This week BSA is in Detroit with our hosts 1XRun for the Murals in the Market festival they are hosting with 50+ artists from various countries and disciplines and creative trajectories. In a city trying to rise from the economic and post-industrial ashes it is often the dynamic grassroots energy and vision of artists that sets the tone for how the community evolves.

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Pat Perry at work on his mural. Also, his truck. Murals In The Market – 1XRUN-Detroit-September 2016. (photo © Jaime Rojo)

Every city, every neighborhood it seems, has its own beat on the street. It is a rhythm of movement and sound and light comprised of different elements that meter the activity, determine its pacing, its lilt, its cadence.

Cars figure heavily into the beat of this wide-spread city of Detroit of course, an inherited trait central to the story of this factory town that gives certain deference to cars and trucks careening around corners and flying up battered blocks. Riding bicycles, as we do to quickly cover ground and see murals and artists, is a curiosity and not always respected by drivers.

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Greg Mike at work on his mural. Murals In The Market – 1XRUN-Detroit-September 2016. (photo © Jaime Rojo)

But the rhythm of the human-powered bike is not entirely foreign here either, as the city boasts some of the most tricked out custom rides you are likely to see and posses of show-biking clubs like Detroit’s East Side Riders, who can shut down a few blocks at a time with flashy illuminated music thumping parades of stylish riders parading through.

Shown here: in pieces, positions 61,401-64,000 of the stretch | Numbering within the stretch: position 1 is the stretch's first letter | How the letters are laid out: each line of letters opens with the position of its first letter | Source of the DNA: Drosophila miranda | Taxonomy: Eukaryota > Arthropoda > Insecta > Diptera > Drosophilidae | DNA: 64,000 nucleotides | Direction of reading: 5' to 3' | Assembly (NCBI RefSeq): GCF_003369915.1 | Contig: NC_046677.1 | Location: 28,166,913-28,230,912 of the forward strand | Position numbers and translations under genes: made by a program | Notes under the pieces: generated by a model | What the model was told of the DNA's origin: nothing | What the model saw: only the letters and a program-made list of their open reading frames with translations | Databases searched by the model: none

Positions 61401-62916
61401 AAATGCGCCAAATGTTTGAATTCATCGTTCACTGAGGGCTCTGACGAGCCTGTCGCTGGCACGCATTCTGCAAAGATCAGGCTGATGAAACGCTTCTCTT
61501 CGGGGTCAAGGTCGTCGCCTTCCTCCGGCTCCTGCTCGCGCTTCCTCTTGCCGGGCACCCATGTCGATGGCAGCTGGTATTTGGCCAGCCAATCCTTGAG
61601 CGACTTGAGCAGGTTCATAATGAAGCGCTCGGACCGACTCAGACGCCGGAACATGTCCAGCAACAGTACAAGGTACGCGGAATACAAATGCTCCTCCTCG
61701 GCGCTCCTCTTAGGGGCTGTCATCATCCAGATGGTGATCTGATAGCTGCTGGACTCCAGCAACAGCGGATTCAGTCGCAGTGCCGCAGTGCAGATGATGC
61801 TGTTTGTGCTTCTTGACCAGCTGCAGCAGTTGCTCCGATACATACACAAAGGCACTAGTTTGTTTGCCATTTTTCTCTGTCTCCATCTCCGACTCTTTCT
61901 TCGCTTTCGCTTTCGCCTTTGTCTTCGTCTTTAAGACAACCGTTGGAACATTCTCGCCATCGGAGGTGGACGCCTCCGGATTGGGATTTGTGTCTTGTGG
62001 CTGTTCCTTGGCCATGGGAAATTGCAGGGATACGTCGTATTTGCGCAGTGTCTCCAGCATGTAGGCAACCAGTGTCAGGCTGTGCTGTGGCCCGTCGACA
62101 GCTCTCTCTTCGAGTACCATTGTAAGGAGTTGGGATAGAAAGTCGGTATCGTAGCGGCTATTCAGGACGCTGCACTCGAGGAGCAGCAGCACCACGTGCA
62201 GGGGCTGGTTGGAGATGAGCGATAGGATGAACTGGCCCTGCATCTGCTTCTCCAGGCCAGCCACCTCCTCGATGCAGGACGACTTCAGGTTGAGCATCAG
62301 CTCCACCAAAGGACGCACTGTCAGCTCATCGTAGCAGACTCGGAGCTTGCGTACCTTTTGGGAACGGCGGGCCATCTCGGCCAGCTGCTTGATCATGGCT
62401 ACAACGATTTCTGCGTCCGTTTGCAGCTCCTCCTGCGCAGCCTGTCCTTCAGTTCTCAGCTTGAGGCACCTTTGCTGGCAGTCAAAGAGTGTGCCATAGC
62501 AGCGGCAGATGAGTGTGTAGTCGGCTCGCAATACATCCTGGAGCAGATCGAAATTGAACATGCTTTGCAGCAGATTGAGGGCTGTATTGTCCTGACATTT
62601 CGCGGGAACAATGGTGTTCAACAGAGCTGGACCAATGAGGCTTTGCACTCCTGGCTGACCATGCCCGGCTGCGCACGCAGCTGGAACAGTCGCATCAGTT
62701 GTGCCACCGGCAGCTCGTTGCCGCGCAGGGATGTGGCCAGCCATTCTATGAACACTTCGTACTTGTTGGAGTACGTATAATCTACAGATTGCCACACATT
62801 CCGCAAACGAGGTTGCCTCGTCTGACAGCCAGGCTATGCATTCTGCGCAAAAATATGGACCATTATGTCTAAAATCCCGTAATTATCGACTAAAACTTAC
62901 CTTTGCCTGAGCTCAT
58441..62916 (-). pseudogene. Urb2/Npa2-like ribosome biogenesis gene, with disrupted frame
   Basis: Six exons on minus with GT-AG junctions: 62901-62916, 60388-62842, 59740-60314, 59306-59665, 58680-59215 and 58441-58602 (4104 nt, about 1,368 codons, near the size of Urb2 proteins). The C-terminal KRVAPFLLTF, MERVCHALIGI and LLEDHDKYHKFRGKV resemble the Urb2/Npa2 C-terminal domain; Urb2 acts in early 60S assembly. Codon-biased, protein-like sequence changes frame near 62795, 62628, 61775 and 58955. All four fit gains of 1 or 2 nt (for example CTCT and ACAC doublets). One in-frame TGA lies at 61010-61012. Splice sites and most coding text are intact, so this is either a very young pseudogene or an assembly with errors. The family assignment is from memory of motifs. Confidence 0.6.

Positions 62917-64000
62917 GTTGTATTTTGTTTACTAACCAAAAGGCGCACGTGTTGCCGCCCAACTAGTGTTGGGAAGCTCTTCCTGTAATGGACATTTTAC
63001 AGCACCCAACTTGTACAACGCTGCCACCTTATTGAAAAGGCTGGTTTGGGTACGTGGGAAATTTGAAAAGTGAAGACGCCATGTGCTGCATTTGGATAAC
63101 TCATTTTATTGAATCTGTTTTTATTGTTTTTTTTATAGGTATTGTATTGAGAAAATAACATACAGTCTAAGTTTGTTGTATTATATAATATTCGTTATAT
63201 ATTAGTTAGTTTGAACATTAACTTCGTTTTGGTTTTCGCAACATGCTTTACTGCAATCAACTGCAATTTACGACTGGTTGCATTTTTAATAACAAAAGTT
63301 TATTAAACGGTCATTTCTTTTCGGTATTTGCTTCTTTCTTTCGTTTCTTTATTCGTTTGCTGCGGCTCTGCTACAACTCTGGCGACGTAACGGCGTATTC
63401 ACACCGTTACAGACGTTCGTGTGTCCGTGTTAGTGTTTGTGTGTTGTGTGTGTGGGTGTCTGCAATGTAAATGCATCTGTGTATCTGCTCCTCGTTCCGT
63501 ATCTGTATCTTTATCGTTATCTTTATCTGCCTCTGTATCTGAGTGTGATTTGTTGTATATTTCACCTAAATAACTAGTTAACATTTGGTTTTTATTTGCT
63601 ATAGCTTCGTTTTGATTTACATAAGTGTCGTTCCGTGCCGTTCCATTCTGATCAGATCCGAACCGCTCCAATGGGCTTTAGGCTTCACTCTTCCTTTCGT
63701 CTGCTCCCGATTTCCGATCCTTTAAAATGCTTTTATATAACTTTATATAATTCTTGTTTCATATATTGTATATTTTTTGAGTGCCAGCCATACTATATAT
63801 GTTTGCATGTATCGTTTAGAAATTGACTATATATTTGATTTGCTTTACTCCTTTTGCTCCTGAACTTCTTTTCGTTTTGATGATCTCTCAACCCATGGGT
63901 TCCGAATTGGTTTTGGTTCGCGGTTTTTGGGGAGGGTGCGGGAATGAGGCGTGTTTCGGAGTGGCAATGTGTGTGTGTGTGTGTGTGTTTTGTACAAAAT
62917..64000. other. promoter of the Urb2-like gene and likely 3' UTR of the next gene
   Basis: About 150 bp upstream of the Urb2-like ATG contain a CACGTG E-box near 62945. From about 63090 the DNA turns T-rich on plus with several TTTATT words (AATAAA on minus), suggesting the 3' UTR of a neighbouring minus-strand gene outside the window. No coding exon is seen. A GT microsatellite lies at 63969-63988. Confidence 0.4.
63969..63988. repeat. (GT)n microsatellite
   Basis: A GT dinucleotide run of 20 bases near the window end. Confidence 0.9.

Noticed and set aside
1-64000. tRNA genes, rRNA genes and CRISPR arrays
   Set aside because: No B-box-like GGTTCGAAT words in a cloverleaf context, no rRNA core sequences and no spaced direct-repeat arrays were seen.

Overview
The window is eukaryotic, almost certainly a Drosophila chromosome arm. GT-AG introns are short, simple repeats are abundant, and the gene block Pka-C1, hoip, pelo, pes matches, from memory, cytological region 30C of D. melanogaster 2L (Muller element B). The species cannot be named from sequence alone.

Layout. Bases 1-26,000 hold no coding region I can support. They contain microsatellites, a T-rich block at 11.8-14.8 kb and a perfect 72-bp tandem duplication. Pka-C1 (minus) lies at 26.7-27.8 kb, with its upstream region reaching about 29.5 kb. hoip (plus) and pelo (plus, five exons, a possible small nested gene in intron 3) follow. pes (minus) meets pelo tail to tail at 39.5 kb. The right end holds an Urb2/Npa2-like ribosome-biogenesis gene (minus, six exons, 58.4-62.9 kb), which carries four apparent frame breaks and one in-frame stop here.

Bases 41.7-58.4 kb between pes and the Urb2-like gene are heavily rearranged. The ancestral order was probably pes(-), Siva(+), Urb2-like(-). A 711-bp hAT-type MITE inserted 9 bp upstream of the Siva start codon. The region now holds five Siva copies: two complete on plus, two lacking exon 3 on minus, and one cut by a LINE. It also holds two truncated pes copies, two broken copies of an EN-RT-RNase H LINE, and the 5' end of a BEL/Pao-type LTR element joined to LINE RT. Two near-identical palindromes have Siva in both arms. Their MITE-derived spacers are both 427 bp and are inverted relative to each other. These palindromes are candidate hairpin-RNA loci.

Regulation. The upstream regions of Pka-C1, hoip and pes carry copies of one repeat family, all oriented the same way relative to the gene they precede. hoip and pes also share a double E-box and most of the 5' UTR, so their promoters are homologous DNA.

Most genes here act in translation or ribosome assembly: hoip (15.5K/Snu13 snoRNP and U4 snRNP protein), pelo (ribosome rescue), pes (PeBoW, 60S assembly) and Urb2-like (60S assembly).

The Slow Roll, which is a now a seasonal weekly biking event run by the non-profit Detroit Bike City, Inc. brings as many as 3- 4,000 bicyclists at a time to the city streets, a communal event that reintroduces people to each other and to their city.

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Selina Miles at work with her camera. Murals In The Market – 1XRUN-Detroit-September 2016. (photo © Jaime Rojo)

There is cacophony in the market, with deliver trucks, sixteen wheelers, and construction and forklifts and all the hallmarks of light industry. Right now there are colorful and oddly dressed artists weaving like mangy cats through the sidewalks and streets with cans in their backpacks and visions in their heads.

Add to the mix the golf-cart driving 1XRun folks who are bringing bottled water, ladders, electrical generators flying around corners and rumbling up and down The Dequindre Cut, a below-grade pathway that used to carry the Grand Trunk Western Railroad line here on the east side – suitably covered with graffiti along its sidewalls.

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Kevin Lyons at work on his mural. Murals In The Market – 1XRUN-Detroit-September 2016. (photo © Jaime Rojo)

Toss in a few art gallerists, dreadlocked organic farmers, meat cutters and conduit benders in their respective aprons, graphic design shops, lifestyle brands, waitresses, drug dealers posing as fans, intrepid looky-loos with white-sneakers and cameras and maps of murals, watermelons, gladiolas, bags of string beans, the occasional pop-up DJ tent, camera grip, skateboarder, wide-eyed sophist, tattooed Romeo, army-booted art-school woman, and a random chicken who is pecking among the grass between street bricks by a dumpster and you’ll get an idea of this particular menagerie of sights and sounds.